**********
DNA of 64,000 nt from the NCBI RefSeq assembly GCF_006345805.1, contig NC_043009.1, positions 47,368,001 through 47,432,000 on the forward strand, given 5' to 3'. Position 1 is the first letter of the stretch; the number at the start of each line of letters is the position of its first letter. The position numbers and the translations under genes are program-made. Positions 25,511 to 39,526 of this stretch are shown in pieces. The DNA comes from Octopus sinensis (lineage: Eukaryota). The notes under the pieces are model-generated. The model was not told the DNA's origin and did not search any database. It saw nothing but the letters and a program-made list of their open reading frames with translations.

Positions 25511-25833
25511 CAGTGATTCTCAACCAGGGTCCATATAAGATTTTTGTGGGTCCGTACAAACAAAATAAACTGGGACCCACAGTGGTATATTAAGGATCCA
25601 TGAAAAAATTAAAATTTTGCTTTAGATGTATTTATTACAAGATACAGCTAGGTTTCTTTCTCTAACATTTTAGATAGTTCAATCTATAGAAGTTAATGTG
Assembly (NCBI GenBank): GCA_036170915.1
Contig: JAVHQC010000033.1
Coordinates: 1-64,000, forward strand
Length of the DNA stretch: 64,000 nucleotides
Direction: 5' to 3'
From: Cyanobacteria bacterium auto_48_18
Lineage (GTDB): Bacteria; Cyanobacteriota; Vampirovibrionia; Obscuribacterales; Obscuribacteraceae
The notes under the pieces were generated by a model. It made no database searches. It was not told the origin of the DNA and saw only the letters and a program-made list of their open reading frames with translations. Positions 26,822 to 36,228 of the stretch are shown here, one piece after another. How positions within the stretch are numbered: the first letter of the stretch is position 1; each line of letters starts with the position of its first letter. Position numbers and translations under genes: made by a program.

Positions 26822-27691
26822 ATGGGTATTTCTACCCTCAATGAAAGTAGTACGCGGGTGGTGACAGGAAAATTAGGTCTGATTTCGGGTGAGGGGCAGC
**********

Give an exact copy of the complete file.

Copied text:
DNA of 64,000 nt from the NCBI RefSeq assembly GCF_006345805.1, contig NC_043009.1, positions 47,368,001 through 47,432,000 on the forward strand, given 5' to 3'. Position 1 is the first letter of the stretch; the number at the start of each line of letters is the position of its first letter. The position numbers and the translations under genes are program-made. Positions 25,511 to 39,526 of this stretch are shown in pieces. The DNA comes from Octopus sinensis (lineage: Eukaryota). The notes under the pieces are model-generated. The model was not told the DNA's origin and did not search any database. It saw nothing but the letters and a program-made list of their open reading frames with translations.

Positions 25511-25833
25511 CAGTGATTCTCAACCAGGGTCCATATAAGATTTTTGTGGGTCCGTACAAACAAAATAAACTGGGACCCACAGTGGTATATTAAGGATCCA
25601 TGAAAAAATTAAAATTTTGCTTTAGATGTATTTATTACAAGATACAGCTAGGTTTCTTTCTCTAACATTTTAGATAGTTCAATCTATAGAAGTTAATGTG
Assembly (NCBI GenBank): GCA_036170915.1
Contig: JAVHQC010000033.1
Coordinates: 1-64,000, forward strand
Length of the DNA stretch: 64,000 nucleotides
Direction: 5' to 3'
From: Cyanobacteria bacterium auto_48_18
Lineage (GTDB): Bacteria; Cyanobacteriota; Vampirovibrionia; Obscuribacterales; Obscuribacteraceae
The notes under the pieces were generated by a model. It made no database searches. It was not told the origin of the DNA and saw only the letters and a program-made list of their open reading frames with translations. Positions 26,822 to 36,228 of the stretch are shown here, one piece after another. How positions within the stretch are numbered: the first letter of the stretch is position 1; each line of letters starts with the position of its first letter. Position numbers and translations under genes: made by a program.

Positions 26822-27691
26822 ATGGGTATTTCTACCCTCAATGAAAGTAGTACGCGGGTGGTGACAGGAAAATTAGGTCTGATTTCGGGTGAGGGGCAGC